War of the Rebellion: Serial 106 Page 0068 OPERATIONS ON THE PACIFIC COAST. Chapter LXII.

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are earnest in their desire to remain a peace, and that if any of the tribe act with the Redwoods in their forays it is without the knowledge or consent of the tribe generally, and that consequently the Hoopas as a tribe ought not to be held responsible. All they desire is to remain in peaceable possession of the ranches where they are living at present very comfortably, and there can be no possible inducement for them to join the hostile bands in their depredations. It was considered a suspicious circumstance that a large numbeer of these Hoopas were for some weeks absent from their ranches. I was told by one of the chiefs soon after my arrival that the Indians were down the Klamath engaged in fishing, so as to secure their winter's provisions. This has been confirmed by the fact that for a week or ten days past they have every day been passing up the Trinity into the valley in canoes loaded with salmon, &c., until now they are all at home again. It was very diffciult to get their consent to furnish guides for our scouting parties, as they say the Redwoods have told them that if the Hoopas assisted the soldiers they woopa Valley and kill the settlers, so that it might be laid to the Hoopa Indians. But at last they yielded the point, relying upon my promise to protect them a gainst any unjust accusations. They profess to have great confidence in what I say, and I believe one principal cause for their favorable impression is to be found in the stringent orders I have issued against crossing the river by the men of the command, thus putting a stop to interference with their domestic institutions. It is my opinion that they will adhere strictly to the agreement. I impressed them with a feeling of the importance of the proceedings by having the officers present in full dress and using certain ceremonies upon the occasion. Having received information that some armed Redwood Indians had been seen upon a trail near Willow Creek a few days since, I dispatched Lieutenant Campbell with a scouting party, on the night of the 13th instnat, with orders to keep close during daylight, and I have some hopes he may come upon them, as a good guide was with the party.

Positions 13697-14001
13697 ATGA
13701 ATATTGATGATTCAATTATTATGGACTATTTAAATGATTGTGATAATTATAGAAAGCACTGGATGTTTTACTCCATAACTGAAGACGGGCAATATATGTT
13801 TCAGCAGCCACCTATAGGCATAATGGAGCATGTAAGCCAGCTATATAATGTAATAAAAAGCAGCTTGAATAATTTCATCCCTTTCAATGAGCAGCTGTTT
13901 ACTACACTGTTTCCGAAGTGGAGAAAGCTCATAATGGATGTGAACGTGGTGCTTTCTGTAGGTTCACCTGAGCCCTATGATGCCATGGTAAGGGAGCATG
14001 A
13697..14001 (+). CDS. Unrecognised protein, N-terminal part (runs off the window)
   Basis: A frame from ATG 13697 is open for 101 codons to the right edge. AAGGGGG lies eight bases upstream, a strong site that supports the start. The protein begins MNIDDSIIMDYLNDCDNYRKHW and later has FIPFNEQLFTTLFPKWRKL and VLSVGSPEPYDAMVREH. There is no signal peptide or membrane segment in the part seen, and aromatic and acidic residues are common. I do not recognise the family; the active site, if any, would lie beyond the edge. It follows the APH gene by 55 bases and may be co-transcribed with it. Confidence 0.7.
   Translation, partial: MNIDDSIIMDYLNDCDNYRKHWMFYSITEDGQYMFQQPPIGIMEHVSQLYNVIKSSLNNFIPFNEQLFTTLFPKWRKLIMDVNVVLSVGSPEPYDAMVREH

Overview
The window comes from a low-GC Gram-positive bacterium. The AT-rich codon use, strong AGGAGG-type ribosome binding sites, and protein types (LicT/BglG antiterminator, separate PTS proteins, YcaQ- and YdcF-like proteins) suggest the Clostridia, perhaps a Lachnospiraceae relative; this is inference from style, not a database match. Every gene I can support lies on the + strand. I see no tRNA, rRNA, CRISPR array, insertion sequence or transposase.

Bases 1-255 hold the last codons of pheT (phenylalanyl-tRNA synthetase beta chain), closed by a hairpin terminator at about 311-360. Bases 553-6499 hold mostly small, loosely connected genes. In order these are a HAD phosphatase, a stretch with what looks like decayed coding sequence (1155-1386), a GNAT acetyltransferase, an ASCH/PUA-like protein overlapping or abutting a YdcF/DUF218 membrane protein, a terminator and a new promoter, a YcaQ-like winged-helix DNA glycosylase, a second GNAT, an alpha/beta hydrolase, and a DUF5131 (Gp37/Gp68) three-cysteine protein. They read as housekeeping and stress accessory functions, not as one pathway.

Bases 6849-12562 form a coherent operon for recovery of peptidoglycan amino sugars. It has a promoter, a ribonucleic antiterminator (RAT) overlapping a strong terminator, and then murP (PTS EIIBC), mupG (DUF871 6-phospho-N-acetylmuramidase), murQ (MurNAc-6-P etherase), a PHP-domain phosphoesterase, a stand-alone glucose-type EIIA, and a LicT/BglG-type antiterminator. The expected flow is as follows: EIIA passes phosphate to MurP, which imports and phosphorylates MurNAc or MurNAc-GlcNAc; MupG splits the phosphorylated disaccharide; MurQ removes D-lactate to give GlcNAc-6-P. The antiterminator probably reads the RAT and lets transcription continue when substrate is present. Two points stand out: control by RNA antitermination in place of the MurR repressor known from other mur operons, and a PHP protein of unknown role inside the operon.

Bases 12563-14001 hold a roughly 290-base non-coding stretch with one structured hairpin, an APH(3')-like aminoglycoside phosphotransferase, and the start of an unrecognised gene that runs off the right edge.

The express that I sent to Fort Humboldt arrived to-day, and to my disappointment brought me no written communication fromt he colonel commanding. The sergeant said that the colonel expected Company H to arrive at Fort Humboldt the last of this week. Company K did not reach here until about 3 p. m. to-day (Firday), therefore Company H is still at this post, and my quartermaster informs me he cannot arrange for the trnasportation of the company until the first of the week, as his mules are all on the way to Arcata for potatoes, &c., and that he cannot make an arangement with McConaha's pack train (just arrived), except at a very exorbitant rate. Therefore, as I do not feel warranted in authorizing any excessive expenditure, and also as Lieutenant Coampbell and a detachment of Company H are absent on a scout and may not return before Sunday, I have decided to wait for our own train. Lieutenant Schindler has visited the English trader at the mouth of Willow Creek. He went in citizen's dress and thoroughly investigated the matter of sales to Indians. He became perfectly convinced that there was no foundation for the charge against the man and that he has had no lead for sale in his store or shanty, for it is a very small, poor affair, and not such a place as would be kept by a person who was engaged in the profitable business of selling ammunition to Indians. After Lieutenant S[chindler] made himself known as an officer the man showed his books, by which it appeared he had bought but two canisters of powder in three years; and Mr. S[chindler] noticed